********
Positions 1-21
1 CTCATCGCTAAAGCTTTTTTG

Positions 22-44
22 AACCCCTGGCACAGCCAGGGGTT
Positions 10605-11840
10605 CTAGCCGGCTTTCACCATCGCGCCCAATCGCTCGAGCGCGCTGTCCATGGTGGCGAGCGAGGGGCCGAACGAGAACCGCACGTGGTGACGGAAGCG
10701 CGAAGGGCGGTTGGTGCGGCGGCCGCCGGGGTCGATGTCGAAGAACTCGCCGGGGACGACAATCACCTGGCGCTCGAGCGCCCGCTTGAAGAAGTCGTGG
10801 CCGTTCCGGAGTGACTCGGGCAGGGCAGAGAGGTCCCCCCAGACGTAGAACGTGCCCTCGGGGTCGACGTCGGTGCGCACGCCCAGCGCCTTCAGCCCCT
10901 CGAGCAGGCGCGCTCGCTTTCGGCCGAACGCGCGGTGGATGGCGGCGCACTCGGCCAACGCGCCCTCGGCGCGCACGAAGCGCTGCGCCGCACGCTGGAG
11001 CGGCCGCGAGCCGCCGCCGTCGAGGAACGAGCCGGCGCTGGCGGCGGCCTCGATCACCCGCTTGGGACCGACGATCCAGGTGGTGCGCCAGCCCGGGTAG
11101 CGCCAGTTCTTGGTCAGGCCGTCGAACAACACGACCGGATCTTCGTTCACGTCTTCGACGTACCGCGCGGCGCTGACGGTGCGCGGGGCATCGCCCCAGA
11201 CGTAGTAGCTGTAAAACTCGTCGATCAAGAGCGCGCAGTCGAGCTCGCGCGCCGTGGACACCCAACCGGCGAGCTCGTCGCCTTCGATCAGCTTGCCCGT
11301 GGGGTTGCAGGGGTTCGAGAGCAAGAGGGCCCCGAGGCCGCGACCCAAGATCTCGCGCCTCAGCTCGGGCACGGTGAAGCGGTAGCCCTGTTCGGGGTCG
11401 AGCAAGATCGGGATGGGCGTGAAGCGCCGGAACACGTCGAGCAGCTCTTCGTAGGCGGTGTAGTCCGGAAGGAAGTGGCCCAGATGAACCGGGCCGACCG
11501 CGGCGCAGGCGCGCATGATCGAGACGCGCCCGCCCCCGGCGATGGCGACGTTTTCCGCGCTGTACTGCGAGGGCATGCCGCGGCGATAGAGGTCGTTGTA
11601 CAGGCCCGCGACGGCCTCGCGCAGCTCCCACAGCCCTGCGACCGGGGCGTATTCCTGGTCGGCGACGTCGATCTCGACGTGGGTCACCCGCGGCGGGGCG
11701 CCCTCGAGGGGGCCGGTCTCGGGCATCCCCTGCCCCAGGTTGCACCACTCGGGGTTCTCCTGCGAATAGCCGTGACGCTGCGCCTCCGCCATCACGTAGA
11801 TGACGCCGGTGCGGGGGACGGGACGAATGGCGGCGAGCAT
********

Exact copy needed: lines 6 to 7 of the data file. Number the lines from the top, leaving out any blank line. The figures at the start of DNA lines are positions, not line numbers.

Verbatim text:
10605 CTAGCCGGCTTTCACCATCGCGCCCAATCGCTCGAGCGCGCTGTCCATGGTGGCGAGCGAGGGGCCGAACGAGAACCGCACGTGGTGACGGAAGCG
10701 CGAAGGGCGGTTGGTGCGGCGGCCGCCGGGGTCGATGTCGAAGAACTCGCCGGGGACGACAATCACCTGGCGCTCGAGCGCCCGCTTGAAGAAGTCGTGG